FACT CHECK: Does This Image Show A 2,000-Year-Old Depiction Of A Bicycle Found In A Hindu Temple?

Trevor Schakohl | Fact Check Reporter

An image shared on Facebook over 15,000 times purportedly shows a 2,000-year-old stone carving depicting a bicycle at the Panchavarneswara Temple in India.

Verdict: False

The image shows part of a palace door created by an African sculptor in the 1900s. The carving is neither in India nor 2,000 years old.

Fact Check:

The Panchavarneswara Temple is a Hindu temple located in the Indian city of Tiruchirapalli, according to The Hindu. The temple dates back to the 9th century, the outlet reported.

An image shared on Facebook purportedly shows a stone carving found within that temple that appears to show a man riding a bicycle. “Did you know? This is 2,000 year old bicycle from Panchavarnaswamy Temple,” reads text included in the image. (RELATED: Does This Video Show Holi Fireworks At India’s Atal Tunnel?)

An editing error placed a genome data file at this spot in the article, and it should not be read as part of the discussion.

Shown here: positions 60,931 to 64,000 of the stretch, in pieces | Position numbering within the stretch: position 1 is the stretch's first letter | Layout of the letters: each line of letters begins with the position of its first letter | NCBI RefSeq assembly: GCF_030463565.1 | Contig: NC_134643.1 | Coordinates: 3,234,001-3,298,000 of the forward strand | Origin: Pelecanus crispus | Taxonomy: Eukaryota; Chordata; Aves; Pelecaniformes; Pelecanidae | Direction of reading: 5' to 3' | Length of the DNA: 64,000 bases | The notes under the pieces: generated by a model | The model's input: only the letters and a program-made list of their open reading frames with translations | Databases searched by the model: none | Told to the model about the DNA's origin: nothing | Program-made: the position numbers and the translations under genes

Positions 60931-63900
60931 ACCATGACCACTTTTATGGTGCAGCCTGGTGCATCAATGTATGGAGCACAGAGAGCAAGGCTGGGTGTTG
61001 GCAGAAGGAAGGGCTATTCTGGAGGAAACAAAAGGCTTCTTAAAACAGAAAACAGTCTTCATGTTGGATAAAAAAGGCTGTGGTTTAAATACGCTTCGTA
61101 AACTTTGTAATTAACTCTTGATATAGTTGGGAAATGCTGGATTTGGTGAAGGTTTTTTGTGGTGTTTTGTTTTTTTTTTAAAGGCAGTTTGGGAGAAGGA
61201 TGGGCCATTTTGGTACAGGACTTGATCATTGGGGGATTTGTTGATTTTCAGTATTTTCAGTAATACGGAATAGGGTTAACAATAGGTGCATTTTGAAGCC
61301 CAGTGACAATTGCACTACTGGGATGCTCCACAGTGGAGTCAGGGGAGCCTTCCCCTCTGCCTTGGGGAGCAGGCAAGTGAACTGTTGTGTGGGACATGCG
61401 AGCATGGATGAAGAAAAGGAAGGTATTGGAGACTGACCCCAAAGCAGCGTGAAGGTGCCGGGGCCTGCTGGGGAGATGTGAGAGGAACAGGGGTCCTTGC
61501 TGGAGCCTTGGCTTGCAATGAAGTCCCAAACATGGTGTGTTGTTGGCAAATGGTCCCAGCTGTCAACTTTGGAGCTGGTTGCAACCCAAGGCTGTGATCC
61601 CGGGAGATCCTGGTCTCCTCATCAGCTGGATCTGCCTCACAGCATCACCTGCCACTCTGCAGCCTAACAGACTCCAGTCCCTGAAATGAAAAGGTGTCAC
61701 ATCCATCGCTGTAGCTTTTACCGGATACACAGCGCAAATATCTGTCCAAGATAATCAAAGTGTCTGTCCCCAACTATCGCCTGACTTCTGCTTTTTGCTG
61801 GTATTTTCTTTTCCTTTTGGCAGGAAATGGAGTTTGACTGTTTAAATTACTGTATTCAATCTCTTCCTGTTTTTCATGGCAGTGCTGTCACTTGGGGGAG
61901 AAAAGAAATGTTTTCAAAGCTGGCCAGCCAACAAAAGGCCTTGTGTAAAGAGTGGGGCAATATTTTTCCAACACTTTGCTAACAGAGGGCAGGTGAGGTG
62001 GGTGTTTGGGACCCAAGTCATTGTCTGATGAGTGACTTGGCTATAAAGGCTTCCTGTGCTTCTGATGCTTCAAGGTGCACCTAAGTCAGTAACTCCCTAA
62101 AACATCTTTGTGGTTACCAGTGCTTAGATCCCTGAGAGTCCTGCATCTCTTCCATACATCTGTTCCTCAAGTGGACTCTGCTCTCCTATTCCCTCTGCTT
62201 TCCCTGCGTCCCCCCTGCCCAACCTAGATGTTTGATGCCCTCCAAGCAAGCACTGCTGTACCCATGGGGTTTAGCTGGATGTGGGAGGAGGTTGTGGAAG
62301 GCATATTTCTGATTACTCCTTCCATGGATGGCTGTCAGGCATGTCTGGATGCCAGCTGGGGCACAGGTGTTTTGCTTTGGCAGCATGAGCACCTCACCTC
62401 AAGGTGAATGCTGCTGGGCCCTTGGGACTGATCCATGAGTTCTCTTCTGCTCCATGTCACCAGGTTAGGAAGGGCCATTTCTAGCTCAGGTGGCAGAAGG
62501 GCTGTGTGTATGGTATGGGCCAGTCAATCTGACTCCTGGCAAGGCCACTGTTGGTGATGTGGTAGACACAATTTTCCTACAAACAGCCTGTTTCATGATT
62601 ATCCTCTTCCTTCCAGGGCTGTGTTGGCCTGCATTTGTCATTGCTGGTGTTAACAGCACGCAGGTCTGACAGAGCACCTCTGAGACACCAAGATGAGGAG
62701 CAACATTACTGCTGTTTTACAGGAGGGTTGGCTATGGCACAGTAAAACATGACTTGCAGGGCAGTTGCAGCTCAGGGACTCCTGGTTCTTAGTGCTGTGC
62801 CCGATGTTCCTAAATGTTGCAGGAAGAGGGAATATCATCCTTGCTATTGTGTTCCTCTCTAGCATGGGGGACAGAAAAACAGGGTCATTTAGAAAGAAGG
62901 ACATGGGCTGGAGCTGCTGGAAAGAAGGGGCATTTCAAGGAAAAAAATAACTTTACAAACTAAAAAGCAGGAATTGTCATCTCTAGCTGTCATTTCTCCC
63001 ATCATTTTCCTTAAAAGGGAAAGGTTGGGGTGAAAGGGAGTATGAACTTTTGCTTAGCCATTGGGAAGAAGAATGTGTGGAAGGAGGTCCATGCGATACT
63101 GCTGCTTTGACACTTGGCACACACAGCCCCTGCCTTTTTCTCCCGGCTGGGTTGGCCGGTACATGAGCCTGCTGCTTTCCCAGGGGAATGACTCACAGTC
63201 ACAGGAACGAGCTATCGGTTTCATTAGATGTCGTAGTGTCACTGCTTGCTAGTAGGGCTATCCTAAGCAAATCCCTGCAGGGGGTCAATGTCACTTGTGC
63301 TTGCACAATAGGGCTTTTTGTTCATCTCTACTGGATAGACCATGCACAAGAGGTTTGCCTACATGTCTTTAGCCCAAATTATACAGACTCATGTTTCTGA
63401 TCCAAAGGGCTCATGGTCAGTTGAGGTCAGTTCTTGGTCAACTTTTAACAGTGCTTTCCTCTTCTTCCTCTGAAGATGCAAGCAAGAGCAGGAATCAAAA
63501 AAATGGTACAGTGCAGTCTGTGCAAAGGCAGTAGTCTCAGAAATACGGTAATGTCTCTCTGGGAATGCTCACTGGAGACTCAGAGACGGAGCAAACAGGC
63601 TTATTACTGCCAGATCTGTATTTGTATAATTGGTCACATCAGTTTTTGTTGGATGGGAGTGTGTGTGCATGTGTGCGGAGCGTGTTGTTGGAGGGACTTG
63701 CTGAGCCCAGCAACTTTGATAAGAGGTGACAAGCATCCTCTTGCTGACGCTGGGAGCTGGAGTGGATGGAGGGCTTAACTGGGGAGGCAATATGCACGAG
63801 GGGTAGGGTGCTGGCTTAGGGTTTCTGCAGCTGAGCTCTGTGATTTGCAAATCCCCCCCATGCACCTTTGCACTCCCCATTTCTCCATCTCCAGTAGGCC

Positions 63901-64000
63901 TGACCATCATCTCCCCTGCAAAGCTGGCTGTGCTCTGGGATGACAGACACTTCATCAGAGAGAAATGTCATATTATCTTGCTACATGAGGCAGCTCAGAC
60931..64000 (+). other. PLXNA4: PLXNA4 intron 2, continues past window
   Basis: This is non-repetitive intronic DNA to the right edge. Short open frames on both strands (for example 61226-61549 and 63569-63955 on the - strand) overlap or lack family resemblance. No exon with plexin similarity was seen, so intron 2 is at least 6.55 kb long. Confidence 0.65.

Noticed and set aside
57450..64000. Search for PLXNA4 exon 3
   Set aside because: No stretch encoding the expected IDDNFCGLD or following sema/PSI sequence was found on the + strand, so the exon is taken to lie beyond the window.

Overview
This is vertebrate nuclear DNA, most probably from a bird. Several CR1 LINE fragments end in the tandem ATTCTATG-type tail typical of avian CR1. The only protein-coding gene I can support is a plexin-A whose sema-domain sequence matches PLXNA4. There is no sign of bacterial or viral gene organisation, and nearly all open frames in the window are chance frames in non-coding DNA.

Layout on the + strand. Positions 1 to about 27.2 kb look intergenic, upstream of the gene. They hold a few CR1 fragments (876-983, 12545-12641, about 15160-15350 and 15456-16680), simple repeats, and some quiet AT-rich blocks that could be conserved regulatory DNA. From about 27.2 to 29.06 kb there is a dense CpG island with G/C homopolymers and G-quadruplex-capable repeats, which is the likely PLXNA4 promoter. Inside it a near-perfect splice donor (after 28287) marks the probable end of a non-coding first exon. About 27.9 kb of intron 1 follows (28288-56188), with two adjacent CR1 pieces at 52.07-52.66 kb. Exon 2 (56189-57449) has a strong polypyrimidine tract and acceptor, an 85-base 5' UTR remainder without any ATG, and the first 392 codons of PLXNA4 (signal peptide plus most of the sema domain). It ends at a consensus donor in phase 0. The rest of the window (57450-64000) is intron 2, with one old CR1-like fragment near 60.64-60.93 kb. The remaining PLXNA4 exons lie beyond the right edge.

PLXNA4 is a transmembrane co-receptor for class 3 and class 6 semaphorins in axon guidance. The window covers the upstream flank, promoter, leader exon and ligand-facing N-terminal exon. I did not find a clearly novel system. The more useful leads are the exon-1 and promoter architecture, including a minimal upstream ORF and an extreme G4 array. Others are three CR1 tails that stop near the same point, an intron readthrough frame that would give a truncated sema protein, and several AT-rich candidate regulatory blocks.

While the circumstances of the bicycle‘s invention are a matter of historical debate, there is no evidence the vehicle existed prior to the 18th century, much less 2,000 years ago. The Smithsonian states the first bicycle appeared in Paris in 1791 but notes that no one person can be credited with its invention.

An internet search reveals the stone carving featured in the Facebook post is not actually a 2,000-year-old sculpture from Panchavarneswara Temple, but rather a 20th century sculpture found on the door of a palace in Nigeria. An image of the entire door can be found on the website of the Quai Branly Museum, an art museum in Paris dedicated to non-Western art. The image’s caption on the website explains the art adorns the palace door and was created by Areogun Osi-Ilorin, an African sculptor, in the early 20th century, well after the invention of the bicycle.

It is worth mentioning that the Panchavarneswara Temple does feature a carving of a person riding a bicycle, according to The Quint. However, the outlet concluded the rumors of the sculpture being 2,000 years old were false, citing researchers who suggested it may have been added to the temple during renovations done in the 1920s.

Trevor Schakohl

Fact Check Reporter
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